Be sure to do good, honest work, credit your sources and reference accordingly and adhere to the University’s Honor Code. Plagiarism and cheating will be dealt with very seriously following the university’s policies on Plagiarism as outlined in the Student Manual.

Your work may be subject to submission to plagiarism detection software, submission to this system means that your work automatically becomes part of that database and can be compared with the work of your classmates.

Attendance Requirement

The St. George’s University Student Manual (2019/2020) states as follows:

Students are expected to attend all classes and or clinical rotations for which they have registered. Although attendance may not be recorded at every academic activity, attendance may be taken randomly. Students’ absence may adversely affect their academic status as specified in the grading policy. If absence from individual classes, examinations, and activities, or from the University itself is anticipated, or occurs spontaneously due to illness or other extenuating circumstances, proper notification procedures must be followed. A particular course may define additional policies regarding specific attendance or participation” (p. 9).

Examination Attendance

The St. George’s University Student Manual (2019/2020) states as follows:

All matriculated students are expected to attend all assigned academic activities for each course currently registered. Medical excuses will be based on self-reporting by students. Students who feel they are too sick to take an examination or other required activity on a specific day must submit the online SAS medical excuse, which is available on Carenage. Students are only allowed two such excuses a year. Upon consultation with the Director of University Health Service, the third excuse will result in a mandatory medical leave of absence. The policies regarding make-up examinations are at the option of the Course Director” (p.46).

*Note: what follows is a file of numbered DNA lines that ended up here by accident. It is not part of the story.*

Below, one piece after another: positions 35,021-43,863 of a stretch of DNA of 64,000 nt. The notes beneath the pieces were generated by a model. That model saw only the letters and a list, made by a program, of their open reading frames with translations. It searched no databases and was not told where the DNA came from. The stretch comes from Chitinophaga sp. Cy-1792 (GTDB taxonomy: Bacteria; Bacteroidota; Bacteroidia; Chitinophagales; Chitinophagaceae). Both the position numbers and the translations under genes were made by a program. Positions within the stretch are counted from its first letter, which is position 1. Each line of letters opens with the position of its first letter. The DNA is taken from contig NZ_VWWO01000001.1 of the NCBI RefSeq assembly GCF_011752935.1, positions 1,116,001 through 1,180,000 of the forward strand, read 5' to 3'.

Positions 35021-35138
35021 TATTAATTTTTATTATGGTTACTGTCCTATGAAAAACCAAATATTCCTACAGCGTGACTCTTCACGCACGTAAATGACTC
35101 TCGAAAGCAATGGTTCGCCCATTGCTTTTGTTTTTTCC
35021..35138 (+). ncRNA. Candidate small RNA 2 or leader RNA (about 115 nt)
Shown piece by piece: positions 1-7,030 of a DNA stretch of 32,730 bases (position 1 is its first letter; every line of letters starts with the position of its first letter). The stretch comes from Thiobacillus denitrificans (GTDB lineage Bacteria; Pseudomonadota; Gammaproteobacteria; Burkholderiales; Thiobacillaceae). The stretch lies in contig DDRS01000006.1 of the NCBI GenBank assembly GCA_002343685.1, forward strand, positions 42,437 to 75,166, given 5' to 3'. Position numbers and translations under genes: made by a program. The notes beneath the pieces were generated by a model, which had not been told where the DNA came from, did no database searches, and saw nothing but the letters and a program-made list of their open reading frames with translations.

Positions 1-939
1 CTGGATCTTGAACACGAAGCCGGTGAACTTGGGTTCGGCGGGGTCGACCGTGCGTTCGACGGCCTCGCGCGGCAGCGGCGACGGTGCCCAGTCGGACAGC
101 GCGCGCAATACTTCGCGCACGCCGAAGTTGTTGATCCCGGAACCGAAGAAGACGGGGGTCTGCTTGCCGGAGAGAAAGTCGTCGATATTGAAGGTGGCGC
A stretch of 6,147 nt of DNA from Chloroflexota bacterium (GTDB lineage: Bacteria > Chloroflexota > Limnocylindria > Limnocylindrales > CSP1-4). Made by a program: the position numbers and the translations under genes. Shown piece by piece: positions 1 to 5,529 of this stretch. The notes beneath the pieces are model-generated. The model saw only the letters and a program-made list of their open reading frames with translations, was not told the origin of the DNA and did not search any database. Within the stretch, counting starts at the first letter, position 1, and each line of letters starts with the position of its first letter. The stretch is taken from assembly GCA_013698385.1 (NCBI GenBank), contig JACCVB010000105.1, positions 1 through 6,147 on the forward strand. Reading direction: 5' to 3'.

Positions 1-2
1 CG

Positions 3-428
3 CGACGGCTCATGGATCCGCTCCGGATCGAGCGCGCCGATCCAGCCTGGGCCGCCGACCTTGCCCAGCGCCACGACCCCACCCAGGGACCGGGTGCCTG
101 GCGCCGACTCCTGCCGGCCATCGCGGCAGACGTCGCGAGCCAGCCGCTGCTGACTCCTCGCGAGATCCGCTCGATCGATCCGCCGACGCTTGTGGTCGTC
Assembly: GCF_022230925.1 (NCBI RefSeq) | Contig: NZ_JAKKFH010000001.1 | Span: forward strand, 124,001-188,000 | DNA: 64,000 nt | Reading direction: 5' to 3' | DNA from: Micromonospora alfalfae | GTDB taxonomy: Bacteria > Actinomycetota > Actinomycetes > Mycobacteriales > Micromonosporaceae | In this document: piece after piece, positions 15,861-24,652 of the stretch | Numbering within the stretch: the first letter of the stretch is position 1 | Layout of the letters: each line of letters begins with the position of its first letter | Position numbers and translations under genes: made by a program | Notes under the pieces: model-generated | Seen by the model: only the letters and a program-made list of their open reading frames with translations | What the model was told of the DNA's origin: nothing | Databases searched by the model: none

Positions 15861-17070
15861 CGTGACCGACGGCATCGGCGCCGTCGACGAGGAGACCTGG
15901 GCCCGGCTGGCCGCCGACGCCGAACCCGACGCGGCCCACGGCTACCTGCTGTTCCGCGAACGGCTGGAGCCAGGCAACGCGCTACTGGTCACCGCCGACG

For additional specific examination policies and procedures, refer to the St. George’s University Student Manual (2019/2020), pages 31 through 37.

Student Accessibility and Accommodation Services Policy

The St. George’s University Student Manual (2019/2020) states as follows:

A student with a disability or disabling condition that affects one or more major life activities, who would like to request an accommodation, must submit a completed application form and supporting documentation to the Student Accessibility and Accommodation Services (SAAS) located in the Dean of Students Office. It is highly recommended that students applying for accommodations do so at least one month before classes begin to allow for a more efficient and timely consideration of the request. If a fully completed application is not submitted in a timely fashion, an eligibility determination may not be made, and accommodations, where applicable, may not be granted prior to the commencement of classes and/or examinations” (p. 8).


It is the responsibility of the student to read and understand the policies, laws, rules and procedures that while they could affect your grade for a course, have not been specifically outlined in the course syllabus. These are contained in the St. George’s University Student Manual.